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For such an experienced Donizetti conductor, Bruno Campanella makes heavy weather of the Overture. Hardly a phrase is allowed to pass without being held up for examination, as if the music is stuck at traffic lights that refuse to turn green – symbolic, perhaps, of a revival that never really gets going.
Audiences will know if they are going to love or hate Jonathan Miller’s very traditional production as soon as the curtain goes up. The stage is dominated by a huge dolls’ house and almost the entire opera takes place within its walls (it was a neat idea to suggest that Norina has already taken up residence as Ernesto’s live-in lover hidden in the attic). Sometimes the business going on in other rooms of the house distracts attention at the wrong moment, but otherwise the opera comes across amusingly as a sort of early 19th-century sitcom.
Unfortunately, the set places the singers at a disadvantage. It is difficult to hear Norina when she is singing in a second-floor bedroom, or Pasquale and Malatesta starting their celebrated duet in the master suite; and people sitting at the sides, must be unable to see them.
If he only had a more forward presence, Alessandro Corbelli would be a Don Pasquale to reckon with. His portrait of the curmudgeonly old miser is a nicely human alternative to the usual caricature, but it comes across here as underplayed.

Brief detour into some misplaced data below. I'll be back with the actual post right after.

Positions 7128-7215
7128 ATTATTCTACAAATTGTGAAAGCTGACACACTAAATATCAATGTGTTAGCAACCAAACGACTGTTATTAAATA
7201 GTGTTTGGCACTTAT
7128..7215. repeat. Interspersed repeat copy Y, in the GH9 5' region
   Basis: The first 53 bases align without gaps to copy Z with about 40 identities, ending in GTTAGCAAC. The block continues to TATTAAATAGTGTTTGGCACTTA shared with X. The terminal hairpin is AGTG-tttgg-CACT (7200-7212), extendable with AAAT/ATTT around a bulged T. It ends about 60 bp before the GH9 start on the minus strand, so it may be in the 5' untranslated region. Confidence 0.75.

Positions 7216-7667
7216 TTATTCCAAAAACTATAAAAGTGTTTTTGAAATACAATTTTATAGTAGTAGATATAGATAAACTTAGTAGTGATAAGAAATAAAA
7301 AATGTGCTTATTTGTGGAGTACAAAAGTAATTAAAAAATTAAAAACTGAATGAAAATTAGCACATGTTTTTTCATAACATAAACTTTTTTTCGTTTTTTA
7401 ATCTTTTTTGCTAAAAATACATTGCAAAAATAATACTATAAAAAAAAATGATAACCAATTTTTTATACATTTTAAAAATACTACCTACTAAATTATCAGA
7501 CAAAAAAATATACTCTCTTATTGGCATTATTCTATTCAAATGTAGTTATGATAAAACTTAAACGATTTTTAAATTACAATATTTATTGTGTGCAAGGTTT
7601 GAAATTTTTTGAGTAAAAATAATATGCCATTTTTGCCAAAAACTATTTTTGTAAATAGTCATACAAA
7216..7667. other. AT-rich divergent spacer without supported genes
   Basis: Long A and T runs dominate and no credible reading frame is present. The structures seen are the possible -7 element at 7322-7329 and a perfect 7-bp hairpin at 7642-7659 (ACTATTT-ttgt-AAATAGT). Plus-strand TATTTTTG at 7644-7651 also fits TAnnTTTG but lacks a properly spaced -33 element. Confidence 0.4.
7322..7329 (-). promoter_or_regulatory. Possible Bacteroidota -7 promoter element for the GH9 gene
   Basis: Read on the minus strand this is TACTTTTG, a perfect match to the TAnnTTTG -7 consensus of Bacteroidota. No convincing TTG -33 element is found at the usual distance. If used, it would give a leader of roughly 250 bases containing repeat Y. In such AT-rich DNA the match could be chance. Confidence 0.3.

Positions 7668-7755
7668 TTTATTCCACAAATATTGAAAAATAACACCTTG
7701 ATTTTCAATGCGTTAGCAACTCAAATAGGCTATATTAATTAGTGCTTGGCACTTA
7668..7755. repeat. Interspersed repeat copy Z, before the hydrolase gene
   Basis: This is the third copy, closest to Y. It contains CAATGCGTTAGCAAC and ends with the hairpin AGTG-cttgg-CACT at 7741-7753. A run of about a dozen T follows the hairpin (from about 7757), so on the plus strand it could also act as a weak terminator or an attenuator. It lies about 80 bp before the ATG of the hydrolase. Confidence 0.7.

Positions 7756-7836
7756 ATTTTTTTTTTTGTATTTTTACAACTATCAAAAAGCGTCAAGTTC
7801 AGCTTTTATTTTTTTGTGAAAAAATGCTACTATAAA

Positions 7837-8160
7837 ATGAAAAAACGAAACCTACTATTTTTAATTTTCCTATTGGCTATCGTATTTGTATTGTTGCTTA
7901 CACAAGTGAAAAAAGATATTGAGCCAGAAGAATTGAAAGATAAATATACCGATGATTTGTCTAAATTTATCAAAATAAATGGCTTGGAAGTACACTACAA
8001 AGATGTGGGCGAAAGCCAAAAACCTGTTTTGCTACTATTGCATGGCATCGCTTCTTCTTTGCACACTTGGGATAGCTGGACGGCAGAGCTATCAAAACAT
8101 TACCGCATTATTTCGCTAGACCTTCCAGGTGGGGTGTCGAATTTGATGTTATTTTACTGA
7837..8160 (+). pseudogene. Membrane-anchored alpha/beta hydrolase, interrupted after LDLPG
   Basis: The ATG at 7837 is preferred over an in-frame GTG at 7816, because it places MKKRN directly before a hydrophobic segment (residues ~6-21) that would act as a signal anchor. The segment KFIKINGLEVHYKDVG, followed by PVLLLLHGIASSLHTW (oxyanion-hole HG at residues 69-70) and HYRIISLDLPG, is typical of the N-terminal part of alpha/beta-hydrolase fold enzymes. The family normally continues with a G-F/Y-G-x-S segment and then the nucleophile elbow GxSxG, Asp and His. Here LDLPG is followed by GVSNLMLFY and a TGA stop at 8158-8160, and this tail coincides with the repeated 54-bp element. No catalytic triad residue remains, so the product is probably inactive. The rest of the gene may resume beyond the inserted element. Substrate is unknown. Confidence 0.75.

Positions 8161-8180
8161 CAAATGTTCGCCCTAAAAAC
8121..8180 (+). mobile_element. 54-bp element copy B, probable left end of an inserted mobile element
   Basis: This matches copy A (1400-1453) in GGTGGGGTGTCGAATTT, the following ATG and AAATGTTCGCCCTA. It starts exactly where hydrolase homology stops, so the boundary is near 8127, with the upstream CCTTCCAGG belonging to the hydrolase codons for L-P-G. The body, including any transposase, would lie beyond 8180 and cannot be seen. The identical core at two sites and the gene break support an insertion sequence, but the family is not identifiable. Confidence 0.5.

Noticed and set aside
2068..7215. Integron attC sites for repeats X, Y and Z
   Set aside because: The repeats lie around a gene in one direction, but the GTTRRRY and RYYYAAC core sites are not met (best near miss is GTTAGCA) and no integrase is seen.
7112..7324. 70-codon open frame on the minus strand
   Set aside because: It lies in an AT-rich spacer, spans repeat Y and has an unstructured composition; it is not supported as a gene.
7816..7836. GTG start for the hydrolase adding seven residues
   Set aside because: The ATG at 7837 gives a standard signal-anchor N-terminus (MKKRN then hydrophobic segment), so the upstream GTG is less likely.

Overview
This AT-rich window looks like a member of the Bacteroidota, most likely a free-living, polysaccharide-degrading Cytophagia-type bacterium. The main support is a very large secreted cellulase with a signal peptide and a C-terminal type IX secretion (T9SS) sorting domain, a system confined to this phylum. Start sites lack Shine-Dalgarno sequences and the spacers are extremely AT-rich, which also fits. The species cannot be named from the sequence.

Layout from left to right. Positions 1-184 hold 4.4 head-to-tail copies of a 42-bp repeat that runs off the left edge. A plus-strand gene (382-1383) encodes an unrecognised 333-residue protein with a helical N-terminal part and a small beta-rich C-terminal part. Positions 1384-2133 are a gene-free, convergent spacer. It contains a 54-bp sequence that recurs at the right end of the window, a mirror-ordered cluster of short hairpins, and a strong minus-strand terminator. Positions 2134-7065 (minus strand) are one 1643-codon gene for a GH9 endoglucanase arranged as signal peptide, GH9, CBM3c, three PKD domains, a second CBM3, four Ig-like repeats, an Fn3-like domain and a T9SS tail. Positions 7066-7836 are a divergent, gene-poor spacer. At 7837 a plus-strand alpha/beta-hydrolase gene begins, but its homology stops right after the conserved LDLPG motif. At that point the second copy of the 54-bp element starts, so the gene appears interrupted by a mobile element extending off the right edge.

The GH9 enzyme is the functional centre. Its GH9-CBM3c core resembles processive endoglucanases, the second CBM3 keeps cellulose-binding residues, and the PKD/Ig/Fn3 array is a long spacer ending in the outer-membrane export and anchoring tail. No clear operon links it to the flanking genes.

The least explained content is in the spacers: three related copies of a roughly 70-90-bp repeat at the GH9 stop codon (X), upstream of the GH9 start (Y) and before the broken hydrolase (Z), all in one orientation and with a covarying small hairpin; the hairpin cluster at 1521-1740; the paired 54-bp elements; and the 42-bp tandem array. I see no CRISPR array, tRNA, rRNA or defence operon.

Hardly any spark of a relationship seems to have ignited between Aleksandra Kurzak’s vivacious Norina and Eric Cutler’s vocally studious Ernesto. Her soprano passes through shallow patches and he has as much personality as one of the china dolls that forgot to come to life. Christopher Maltman makes sure that every gesture of Doctor Malatesta lights up the character, but his voice sounds ill-suited to the task in hand. Campanella picks up the pace as he goes along, but it would take more than speed alone to get this revival moving. ★★★☆☆
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